Confirmation Watch

Biden’s U.N. ambassador nominee pledges to support Israel at the U.N

Linda Thomas-Greenfield said she’d stand ‘against the unfair targeting of Israel’ and oppose BDS

Greg Nash/Associated Press

United States Ambassador to the United Nations nominee Linda Thomas-Greenfield listens during for her confirmation hearing before the Senate Foreign Relations Committee on Capitol Hill

Linda Thomas-Greenfield, President Joe Biden’s pick for ambassador to the United Nations, pledged to stand behind Israel in her role at the U.N. during her Senate Foreign Relations Committee confirmation hearing Wednesday.

In response to a question from Sen. Ben Cardin (D-MD), Greenfield addressed attacks on the Jewish state at the U.N.

“I look forward to standing with Israel, standing against the unfair targeting of Israel, the relentless resolutions that are proposed against Israel unfairly and… look forward to working closely with the Israeli embassy, with the Israeli ambassador to work to bolster Israel’s security and to expand economic opportunities for Israelis and Americans alike and widen the circle of peace,” Thomas-Greenfield said. “It goes without saying that Israel has no closer friend than the United States and I will reflect that in my actions at the United Nations.”

The former assistant secretary of state for African affairs also praised the recent normalization agreements between Israel, Bahrain and the United Arab Emirates, describing them as opportunities for further progress both within the U.N. and around the globe.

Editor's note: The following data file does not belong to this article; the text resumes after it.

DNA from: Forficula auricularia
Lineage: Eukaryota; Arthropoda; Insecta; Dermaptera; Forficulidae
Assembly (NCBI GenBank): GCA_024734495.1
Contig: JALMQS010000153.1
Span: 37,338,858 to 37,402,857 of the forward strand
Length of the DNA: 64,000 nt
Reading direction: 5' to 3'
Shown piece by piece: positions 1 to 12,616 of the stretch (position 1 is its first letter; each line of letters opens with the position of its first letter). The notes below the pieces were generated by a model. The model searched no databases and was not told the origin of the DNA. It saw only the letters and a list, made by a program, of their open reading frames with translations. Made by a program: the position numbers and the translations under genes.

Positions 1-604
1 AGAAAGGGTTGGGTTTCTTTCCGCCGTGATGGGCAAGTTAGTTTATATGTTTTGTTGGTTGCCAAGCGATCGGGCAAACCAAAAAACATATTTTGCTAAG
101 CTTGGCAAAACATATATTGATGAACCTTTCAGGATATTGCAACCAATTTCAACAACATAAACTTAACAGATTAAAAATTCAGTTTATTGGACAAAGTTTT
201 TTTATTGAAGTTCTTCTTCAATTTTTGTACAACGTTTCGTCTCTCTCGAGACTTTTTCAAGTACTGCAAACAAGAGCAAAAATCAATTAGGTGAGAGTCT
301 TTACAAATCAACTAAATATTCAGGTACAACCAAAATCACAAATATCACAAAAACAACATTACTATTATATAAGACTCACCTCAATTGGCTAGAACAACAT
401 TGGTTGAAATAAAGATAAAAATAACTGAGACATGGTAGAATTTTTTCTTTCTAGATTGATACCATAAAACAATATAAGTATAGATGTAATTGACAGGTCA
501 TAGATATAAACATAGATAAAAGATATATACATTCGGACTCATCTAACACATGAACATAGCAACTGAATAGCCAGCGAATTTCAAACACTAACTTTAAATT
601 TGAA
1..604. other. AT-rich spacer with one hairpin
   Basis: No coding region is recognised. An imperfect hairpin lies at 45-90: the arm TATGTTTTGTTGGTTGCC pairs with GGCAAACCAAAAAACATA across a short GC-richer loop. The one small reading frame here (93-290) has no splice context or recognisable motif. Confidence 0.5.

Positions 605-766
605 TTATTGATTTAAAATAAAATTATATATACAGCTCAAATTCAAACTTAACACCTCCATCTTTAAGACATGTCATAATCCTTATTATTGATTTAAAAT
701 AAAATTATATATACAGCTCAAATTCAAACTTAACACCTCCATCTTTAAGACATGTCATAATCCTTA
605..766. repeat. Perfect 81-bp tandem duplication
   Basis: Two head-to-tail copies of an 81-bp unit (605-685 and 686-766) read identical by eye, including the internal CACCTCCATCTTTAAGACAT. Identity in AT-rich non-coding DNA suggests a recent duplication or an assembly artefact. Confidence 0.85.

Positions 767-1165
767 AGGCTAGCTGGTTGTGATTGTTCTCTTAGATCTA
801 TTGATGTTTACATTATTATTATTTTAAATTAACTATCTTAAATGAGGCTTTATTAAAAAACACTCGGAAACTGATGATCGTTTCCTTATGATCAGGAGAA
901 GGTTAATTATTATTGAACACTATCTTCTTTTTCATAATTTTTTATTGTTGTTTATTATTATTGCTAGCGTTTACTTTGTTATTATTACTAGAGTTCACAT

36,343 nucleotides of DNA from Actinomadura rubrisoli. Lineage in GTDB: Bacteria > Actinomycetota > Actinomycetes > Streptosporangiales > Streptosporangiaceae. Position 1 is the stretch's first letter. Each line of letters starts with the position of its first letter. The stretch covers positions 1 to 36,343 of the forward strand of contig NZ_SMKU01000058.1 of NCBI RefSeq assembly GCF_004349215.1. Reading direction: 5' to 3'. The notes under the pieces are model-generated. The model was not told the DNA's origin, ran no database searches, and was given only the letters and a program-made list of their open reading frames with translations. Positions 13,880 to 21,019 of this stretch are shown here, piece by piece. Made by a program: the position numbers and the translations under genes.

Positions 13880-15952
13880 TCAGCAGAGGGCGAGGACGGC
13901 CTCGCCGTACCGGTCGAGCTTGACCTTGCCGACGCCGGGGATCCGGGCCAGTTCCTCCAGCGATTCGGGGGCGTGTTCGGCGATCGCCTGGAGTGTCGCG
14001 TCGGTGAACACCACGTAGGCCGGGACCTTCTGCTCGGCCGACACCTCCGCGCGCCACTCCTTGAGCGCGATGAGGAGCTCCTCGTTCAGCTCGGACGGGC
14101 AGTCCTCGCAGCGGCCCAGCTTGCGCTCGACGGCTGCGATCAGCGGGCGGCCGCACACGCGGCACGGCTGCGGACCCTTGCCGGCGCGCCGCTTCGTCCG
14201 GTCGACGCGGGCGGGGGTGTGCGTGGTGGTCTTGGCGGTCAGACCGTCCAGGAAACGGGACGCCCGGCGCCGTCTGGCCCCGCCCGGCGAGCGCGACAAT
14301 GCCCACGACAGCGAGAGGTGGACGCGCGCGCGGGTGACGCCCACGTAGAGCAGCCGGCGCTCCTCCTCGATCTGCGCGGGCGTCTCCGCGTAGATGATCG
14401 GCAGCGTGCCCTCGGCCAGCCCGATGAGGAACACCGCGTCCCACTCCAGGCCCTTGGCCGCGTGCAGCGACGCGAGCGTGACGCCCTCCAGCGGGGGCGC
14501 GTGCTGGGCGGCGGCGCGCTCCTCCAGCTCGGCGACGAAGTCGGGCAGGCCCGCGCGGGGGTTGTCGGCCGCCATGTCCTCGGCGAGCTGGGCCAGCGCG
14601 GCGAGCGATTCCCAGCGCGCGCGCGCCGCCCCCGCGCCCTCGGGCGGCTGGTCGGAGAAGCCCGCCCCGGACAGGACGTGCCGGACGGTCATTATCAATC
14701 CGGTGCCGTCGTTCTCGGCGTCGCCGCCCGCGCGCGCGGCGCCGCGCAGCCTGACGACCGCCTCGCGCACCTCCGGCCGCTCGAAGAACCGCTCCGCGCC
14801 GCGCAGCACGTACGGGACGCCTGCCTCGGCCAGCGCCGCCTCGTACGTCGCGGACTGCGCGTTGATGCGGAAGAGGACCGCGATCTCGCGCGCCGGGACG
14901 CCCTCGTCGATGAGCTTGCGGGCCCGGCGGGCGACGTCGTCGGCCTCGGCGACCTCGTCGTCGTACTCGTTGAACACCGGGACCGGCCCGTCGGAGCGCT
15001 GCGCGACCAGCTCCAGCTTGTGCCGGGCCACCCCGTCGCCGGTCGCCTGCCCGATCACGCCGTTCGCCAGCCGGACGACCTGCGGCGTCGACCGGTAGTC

“I see the Abraham Accords as offering us an opportunity to work in a different way with the countries who have recognized Israel… We need to push those countries to change their approach at the United Nations. If they’re going to recognize Israel in the Abraham Accords, they need to recognize Israel’s rights at the United Nations,” she said. “I intend to work closely with the Israeli ambassador, with my colleagues across the globe, because this is not just an issue in New York — but also pushing our colleagues to address these issues with their countries bilaterally so that we can get a better recognition of Israel in New York.”

She also condemned the Boycott, Divestment and Sanctions movement.

“I find the actions and the approach that BDS has taken toward Israel unacceptable. It verges on antisemitism,” she said. “It is important that they not be allowed to have a voice at the United Nations.”

Thomas-Greenfield also said she plans to implement a robust approach to thwarting Iran’s nuclear ambitions, with the goal of engaging both U.S. allies and adversaries in countering the Iranian regime.

“We will be working with our allies, our friends, but we also have to work with other members of the Security Council to ensure that we hold Iran accountable,” Thomas-Greenfield said. “As the ambassador to the United Nations, if I’m confirmed, I will work across all of those areas to ensure that we get the support but [also] see where we can find common ground with the Russians and the Chinese to put more pressure on the Iranians to push them back into strict compliance.”

Senators on the Foreign Relations Committee did not raise the issue of U.N. Security Council Resolution 2334, a 2016 measure that declared that Israeli settlements in the Palestinian territories have “no legal validity” and constitute “a flagrant violation under international law.” In a rare step, the U.S. broke with Israel at the time and abstained in the Security Council vote on the resolution. In 2017, 78 senators cosponsored a resolution condemning the resolution.

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